I actually hadn’t made up my mind what todays post would be about, but I was prompted by an instagram post on a site for eco friendly and ethical brides to be. Ethics is a really good topic though and what ‘ethical’ means to each of us may well be different.

If someone describes a product or business to me as ethical, I’d expect them to be environmentally friendly, to be honest, transparent in the information they give out, to do what they promise to do, to not use animal products and not test on animals (cruelty free), to be sustainable, use recycled materials, to source their products or materials from places that treat their workforce properly (no sweatshops/child labour/equal rights/fair pay/safe and healthy working conditions etc). There’s lots of other things you could add into this, e.g. organic, fairtrade, natural….

The post that made me think about this, was one promoting silk. Silk has long been coveted for it’s beautiful feel and the way it looks and drapes, but to me silk isn’t ethical. Silk is made by silkworms, (little caterpillars) that make a cocoon at the pupal stage and it’s the cocoon that’s unwoven to make silk thread. The problem is that for the silk moth to emerge it would have to eat it’s way out of the cocoon – like butterflies do, but that would damage the silk and so they are gassed or boiled alive before they emerge. Whilst insects may not be like us, they do have a pain response, so it’s not the same as harvesting a lettuce say. Child labour is often seen in the silk factories (small hands are nimble), there are also issues around dyeing and the discharge of toxic effluent by the textile industry. So I don’t think silk is ethical, natural, yes (in the sense that the material is) but not ethical. You can read more about silk production and its alternatives here if you’re interested.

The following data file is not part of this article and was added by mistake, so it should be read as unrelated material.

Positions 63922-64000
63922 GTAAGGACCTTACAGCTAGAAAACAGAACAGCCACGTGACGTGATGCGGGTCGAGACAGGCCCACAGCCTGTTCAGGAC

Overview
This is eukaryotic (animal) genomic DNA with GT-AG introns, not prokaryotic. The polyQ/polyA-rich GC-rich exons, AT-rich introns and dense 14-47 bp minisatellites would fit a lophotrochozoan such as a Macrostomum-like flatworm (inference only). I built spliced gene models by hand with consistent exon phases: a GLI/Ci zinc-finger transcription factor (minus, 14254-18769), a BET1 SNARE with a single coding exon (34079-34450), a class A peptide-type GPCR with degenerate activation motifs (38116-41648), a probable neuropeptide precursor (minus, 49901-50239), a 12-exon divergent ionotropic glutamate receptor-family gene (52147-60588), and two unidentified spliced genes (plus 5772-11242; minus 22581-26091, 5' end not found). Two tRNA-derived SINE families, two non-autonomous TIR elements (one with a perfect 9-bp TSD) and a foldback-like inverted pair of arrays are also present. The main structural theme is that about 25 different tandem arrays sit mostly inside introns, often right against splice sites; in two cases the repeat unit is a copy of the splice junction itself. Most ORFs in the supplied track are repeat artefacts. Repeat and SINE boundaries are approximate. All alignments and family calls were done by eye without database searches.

Ethical, like other words such as ‘green’, ‘eco friendly’, ‘sustainable’ and ‘natural’ often seem to be bandied about and used interchangeably. I suspect it’s quite possibly because there is now a huge market for products sold as such.

What do ‘Ethical’, ‘Green’, ‘Eco Friendly’, ‘Sustainable’ and ‘Natural’ mean to you? Answers on the back of a postcard (or in the comments please) ūüôā